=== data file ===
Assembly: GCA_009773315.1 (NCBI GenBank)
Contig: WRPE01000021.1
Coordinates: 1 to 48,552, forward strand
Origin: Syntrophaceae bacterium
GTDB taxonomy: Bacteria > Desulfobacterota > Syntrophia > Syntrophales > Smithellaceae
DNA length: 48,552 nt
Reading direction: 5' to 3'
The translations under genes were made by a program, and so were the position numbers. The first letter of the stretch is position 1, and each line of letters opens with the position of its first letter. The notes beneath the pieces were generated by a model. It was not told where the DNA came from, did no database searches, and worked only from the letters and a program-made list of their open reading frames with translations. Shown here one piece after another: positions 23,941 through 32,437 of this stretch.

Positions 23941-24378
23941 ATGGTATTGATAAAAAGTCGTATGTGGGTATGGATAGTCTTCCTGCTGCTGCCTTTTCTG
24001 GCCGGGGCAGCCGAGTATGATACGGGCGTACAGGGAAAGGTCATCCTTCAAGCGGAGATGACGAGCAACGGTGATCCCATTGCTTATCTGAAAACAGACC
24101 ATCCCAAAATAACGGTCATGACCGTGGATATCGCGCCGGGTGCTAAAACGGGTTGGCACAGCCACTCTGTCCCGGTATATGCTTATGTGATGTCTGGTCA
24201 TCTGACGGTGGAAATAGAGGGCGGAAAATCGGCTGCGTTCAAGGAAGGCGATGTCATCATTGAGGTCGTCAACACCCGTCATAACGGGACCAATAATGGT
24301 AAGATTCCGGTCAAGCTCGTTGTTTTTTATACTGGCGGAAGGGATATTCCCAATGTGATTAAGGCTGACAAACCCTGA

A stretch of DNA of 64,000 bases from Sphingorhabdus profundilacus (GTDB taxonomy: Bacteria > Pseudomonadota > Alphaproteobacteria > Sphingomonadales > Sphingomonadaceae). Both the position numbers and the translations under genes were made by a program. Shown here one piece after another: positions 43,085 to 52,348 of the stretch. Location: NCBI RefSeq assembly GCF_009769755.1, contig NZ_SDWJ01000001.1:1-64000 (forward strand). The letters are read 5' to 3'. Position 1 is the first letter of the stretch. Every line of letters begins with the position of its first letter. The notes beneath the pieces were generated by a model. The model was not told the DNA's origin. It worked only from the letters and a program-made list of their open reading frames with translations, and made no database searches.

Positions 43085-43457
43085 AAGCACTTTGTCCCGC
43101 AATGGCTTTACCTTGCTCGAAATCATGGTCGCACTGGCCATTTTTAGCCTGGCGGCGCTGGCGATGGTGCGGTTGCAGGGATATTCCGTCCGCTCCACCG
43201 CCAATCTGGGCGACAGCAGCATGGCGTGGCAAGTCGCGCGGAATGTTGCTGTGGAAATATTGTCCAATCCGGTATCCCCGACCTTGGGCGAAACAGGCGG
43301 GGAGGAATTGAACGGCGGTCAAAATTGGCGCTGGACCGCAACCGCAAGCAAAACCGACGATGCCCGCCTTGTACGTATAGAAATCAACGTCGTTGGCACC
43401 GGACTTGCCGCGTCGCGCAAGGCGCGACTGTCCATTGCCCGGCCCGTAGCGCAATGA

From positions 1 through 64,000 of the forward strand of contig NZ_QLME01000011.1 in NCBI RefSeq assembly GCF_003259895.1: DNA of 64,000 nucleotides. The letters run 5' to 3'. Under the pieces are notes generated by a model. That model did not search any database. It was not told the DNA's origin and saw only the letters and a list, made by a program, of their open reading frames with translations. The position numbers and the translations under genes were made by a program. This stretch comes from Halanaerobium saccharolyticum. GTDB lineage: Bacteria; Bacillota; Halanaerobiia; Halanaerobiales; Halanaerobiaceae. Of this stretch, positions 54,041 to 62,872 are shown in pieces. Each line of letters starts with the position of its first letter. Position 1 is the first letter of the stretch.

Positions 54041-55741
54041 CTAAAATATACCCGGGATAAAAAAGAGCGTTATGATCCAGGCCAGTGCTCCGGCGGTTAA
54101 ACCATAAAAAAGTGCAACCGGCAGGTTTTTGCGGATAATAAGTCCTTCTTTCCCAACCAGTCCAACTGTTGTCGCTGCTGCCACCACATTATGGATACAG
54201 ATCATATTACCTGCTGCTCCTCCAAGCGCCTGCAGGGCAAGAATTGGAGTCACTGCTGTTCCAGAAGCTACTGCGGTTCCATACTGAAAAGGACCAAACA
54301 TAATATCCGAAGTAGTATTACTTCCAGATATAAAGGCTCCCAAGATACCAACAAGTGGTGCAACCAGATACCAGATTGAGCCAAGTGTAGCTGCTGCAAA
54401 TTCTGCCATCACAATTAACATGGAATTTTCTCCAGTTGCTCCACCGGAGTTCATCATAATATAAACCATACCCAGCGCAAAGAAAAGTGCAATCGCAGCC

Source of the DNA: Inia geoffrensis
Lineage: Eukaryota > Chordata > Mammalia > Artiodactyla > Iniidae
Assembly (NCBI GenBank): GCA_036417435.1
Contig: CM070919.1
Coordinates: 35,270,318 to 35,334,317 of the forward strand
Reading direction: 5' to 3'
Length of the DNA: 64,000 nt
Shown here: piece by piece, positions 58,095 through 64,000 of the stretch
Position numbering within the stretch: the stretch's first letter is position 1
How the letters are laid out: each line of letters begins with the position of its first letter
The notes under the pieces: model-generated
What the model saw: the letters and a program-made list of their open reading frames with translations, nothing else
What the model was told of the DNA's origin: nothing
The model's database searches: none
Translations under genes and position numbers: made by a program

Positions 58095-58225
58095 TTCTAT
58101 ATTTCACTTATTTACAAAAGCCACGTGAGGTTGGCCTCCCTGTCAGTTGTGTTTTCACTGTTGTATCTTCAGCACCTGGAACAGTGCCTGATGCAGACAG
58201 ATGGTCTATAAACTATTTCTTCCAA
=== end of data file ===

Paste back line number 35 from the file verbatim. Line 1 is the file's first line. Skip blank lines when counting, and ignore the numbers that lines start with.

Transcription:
Length of the DNA: 64,000 nt